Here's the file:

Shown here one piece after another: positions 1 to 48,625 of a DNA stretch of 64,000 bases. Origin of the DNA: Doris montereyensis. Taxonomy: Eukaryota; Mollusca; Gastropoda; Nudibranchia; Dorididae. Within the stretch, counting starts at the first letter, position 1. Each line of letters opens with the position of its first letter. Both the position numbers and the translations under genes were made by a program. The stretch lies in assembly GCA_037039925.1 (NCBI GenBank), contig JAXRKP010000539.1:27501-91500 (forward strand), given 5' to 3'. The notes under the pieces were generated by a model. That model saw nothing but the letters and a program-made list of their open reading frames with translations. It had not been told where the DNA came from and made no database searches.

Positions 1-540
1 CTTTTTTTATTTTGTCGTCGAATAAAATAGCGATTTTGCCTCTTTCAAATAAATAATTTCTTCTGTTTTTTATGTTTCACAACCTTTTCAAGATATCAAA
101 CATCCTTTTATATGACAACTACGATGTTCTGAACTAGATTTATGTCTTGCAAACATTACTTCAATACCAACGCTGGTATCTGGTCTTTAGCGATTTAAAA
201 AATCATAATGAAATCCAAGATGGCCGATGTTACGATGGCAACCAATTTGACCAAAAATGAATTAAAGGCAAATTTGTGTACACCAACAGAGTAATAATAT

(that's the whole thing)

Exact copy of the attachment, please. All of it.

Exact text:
Shown here one piece after another: positions 1 to 48,625 of a DNA stretch of 64,000 bases. Origin of the DNA: Doris montereyensis. Taxonomy: Eukaryota; Mollusca; Gastropoda; Nudibranchia; Dorididae. Within the stretch, counting starts at the first letter, position 1. Each line of letters opens with the position of its first letter. Both the position numbers and the translations under genes were made by a program. The stretch lies in assembly GCA_037039925.1 (NCBI GenBank), contig JAXRKP010000539.1:27501-91500 (forward strand), given 5' to 3'. The notes under the pieces were generated by a model. That model saw nothing but the letters and a program-made list of their open reading frames with translations. It had not been told where the DNA came from and made no database searches.

Positions 1-540
1 CTTTTTTTATTTTGTCGTCGAATAAAATAGCGATTTTGCCTCTTTCAAATAAATAATTTCTTCTGTTTTTTATGTTTCACAACCTTTTCAAGATATCAAA
101 CATCCTTTTATATGACAACTACGATGTTCTGAACTAGATTTATGTCTTGCAAACATTACTTCAATACCAACGCTGGTATCTGGTCTTTAGCGATTTAAAA
201 AATCATAATGAAATCCAAGATGGCCGATGTTACGATGGCAACCAATTTGACCAAAAATGAATTAAAGGCAAATTTGTGTACACCAACAGAGTAATAATAT